Activities and experiences with rhyme and alliteration help children become more sensitive to the sounds of language. This is necessary for children to later be able to spell words. In this activity, your child will combine her knowledge of rhyme and beginning sounds to begin to write rhyming words.
- dry erase markers
- clip art or pictures
- page protector
Step 1: Create several picture rhyme cards using simple word families (e.g., hat, sad, pig, cup, fan, jam) similar to the example shown and place in a page protector. Gather a dry erase marker.
Step 1: Choose one of the picture rhyme cards that you created and name the picture at the top of the paper.
Step 3: Spell the name of the picture together. (“Let’s spell hat: h-a-t spells hat.”)
Step 4: Ask your child to write the first letter for hat on the line below the hat. Then look at the word together and ask your child to tell you the word she wrote (hat).
Step 5: Ask your child to tell you a word that rhymes with (hat), such as (bat) It can be a real word or a made-up word.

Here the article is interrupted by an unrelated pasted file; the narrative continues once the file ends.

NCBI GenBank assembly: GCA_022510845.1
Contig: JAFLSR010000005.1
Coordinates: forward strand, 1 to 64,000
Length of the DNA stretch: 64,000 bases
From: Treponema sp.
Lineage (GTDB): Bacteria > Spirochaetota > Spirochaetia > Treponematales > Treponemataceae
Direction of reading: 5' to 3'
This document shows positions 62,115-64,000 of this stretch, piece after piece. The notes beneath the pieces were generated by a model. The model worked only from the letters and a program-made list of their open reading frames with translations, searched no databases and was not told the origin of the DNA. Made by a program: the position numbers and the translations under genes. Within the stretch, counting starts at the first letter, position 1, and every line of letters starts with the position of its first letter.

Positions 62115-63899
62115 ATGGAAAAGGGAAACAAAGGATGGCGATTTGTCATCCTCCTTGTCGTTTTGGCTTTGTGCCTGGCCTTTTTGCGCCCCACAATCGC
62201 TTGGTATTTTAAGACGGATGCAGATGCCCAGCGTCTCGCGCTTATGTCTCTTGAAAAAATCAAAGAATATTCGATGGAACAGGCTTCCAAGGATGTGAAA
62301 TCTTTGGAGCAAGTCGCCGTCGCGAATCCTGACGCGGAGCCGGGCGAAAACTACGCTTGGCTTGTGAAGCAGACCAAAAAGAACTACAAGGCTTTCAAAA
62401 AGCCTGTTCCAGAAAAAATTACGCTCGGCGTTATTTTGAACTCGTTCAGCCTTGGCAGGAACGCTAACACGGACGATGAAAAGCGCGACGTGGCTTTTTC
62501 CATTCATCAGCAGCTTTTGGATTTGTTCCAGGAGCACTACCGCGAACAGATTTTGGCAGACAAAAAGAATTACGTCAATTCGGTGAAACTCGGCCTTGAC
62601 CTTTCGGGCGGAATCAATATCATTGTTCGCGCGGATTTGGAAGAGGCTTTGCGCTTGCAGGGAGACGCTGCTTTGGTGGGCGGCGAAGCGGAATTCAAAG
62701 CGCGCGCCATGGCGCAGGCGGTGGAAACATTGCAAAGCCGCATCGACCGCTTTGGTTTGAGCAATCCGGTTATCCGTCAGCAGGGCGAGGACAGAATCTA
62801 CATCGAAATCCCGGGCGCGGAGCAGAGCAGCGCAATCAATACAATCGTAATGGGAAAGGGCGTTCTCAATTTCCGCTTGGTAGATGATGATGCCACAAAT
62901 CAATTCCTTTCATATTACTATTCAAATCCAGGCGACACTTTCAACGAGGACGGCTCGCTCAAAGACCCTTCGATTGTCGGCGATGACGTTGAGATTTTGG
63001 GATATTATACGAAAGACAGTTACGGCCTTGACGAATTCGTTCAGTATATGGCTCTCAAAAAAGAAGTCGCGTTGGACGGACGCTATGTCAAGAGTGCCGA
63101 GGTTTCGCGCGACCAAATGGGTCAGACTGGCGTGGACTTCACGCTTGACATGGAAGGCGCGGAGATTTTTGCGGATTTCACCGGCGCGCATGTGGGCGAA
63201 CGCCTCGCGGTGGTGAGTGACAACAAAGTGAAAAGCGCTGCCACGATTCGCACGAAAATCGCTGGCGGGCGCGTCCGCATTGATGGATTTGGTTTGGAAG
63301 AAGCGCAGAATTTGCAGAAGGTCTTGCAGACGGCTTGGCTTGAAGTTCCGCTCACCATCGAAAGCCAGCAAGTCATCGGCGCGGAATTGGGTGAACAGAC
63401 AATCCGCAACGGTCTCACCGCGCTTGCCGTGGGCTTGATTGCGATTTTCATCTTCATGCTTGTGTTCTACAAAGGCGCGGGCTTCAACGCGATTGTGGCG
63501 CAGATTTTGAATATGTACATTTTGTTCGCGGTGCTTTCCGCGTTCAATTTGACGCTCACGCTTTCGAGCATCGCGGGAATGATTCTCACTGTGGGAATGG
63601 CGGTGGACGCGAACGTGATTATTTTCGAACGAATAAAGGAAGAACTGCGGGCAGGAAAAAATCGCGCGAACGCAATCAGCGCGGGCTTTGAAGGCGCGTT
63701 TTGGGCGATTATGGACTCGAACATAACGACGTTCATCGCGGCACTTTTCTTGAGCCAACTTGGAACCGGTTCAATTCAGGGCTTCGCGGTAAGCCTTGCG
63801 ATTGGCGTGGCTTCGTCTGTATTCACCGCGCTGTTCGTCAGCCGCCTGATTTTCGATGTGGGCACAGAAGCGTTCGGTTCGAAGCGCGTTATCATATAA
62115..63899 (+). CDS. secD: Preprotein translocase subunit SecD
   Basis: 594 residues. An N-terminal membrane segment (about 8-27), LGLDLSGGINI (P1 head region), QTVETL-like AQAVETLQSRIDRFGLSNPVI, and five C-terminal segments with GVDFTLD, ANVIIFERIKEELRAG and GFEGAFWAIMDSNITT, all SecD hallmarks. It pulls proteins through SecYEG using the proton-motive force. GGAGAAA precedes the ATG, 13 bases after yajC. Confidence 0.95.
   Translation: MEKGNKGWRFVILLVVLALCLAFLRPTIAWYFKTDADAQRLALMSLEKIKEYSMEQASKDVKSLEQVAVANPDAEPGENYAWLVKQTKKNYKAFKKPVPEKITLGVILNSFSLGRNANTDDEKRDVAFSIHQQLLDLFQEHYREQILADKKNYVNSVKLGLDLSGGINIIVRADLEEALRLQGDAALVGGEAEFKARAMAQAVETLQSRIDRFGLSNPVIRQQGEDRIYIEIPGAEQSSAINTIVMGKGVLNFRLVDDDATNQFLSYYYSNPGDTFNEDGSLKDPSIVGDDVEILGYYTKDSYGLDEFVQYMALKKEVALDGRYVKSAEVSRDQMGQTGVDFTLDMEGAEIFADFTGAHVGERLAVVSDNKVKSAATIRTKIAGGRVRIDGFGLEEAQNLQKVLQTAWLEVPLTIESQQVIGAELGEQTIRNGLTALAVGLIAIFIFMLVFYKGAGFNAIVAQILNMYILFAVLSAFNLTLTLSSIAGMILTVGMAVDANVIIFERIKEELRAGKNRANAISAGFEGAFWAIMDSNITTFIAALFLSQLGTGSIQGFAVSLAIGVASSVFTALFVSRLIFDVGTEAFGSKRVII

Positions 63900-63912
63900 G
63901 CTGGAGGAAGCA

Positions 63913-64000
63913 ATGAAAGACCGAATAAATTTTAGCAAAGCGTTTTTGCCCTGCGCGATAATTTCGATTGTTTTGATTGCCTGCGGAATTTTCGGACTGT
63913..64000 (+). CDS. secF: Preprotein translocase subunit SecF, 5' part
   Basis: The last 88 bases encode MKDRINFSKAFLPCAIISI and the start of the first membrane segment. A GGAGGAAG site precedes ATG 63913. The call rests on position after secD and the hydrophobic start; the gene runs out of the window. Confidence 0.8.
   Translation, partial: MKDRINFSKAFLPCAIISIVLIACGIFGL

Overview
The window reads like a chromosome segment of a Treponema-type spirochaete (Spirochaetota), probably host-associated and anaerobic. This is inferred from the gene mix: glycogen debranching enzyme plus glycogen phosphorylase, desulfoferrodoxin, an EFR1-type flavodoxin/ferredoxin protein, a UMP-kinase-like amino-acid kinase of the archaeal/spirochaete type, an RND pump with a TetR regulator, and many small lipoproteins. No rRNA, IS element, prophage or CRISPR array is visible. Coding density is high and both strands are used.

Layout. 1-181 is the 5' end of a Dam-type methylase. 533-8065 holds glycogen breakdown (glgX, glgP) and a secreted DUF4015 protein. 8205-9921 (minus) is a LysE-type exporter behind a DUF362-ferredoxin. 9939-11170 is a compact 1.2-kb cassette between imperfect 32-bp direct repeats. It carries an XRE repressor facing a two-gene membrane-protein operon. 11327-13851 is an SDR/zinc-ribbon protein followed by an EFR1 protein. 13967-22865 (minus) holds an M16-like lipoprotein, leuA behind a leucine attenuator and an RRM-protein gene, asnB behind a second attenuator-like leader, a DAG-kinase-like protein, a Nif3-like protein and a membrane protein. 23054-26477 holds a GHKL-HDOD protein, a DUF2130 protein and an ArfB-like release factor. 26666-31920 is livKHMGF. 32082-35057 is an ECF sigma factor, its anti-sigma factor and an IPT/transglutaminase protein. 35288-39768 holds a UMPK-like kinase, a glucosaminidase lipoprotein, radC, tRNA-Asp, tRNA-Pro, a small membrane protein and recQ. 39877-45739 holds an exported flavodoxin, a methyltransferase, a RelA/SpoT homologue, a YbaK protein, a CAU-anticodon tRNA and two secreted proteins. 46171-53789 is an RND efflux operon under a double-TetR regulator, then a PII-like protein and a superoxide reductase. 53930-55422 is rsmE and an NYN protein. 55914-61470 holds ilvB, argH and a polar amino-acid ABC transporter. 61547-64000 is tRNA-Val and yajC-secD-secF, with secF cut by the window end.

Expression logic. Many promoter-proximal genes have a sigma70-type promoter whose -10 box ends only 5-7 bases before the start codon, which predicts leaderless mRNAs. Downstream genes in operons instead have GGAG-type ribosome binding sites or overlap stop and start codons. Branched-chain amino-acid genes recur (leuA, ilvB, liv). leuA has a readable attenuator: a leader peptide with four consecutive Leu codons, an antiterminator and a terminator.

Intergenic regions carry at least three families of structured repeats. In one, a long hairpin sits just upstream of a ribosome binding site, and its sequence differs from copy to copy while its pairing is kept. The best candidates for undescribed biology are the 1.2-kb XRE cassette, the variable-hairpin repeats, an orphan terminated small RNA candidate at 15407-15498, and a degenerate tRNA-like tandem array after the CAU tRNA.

Step 6: Encourage her to listen for the first sound she hears in the word. “What sound do you hear first when you begin to say (/b/ /b/ bat)?”
Step 7: Invite her to write the missing letter on the line. (b) Show your child the rhyming word she wrote! “You wrote the word (bat!)”
Step 8: Continue with the remaining lines on the picture rhyme card and then complete the remaining cards.
If your child is unable to think of a rhyming word, provide the first letter for her. Say the word, segmented by onset and rime. “Listen! (/b/ … at; /b/…at) What’s the word? The word is (bat)!
What letter makes the (/b/) sound? That’s right! (b)
Write the letter (b) on the line. You wrote the word (bat)!”
Ask your child to write as many words as she can from a specific word family (e.g., _at, _ad, _ig, _up, _an, _am).
“How many words can you write that end with _at, like rat? Write as many as you can!” (Nonsense words are perfectly acceptable!)